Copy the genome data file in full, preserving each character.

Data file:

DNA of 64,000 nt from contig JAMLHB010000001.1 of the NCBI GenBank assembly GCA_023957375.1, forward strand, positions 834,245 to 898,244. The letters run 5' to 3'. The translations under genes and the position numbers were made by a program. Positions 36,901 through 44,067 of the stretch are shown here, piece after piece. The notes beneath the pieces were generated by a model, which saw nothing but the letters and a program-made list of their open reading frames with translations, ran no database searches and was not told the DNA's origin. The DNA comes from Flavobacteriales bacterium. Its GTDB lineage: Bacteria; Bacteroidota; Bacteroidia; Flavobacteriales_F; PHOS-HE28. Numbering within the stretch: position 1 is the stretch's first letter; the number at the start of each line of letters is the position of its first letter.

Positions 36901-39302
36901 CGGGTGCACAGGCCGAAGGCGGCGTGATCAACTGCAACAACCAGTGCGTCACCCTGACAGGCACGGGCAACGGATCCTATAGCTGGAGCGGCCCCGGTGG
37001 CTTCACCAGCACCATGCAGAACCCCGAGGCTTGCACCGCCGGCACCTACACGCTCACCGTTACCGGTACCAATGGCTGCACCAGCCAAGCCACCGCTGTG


DNA of 64,000 nt from contig JAMLHB010000001.1 of the NCBI GenBank assembly GCA_023957375.1, forward strand, positions 834,245 to 898,244. The letters run 5' to 3'. The translations under genes and the position numbers were made by a program. Positions 36,901 through 44,067 of the stretch are shown here, piece after piece. The notes beneath the pieces were generated by a model, which saw nothing but the letters and a program-made list of their open reading frames with translations, ran no database searches and was not told the DNA's origin. The DNA comes from Flavobacteriales bacterium. Its GTDB lineage: Bacteria; Bacteroidota; Bacteroidia; Flavobacteriales_F; PHOS-HE28. Numbering within the stretch: position 1 is the stretch's first letter; the number at the start of each line of letters is the position of its first letter.

Positions 36901-39302
36901 CGGGTGCACAGGCCGAAGGCGGCGTGATCAACTGCAACAACCAGTGCGTCACCCTGACAGGCACGGGCAACGGATCCTATAGCTGGAGCGGCCCCGGTGG
37001 CTTCACCAGCACCATGCAGAACCCCGAGGCTTGCACCGCCGGCACCTACACGCTCACCGTTACCGGTACCAATGGCTGCACCAGCCAAGCCACCGCTGTG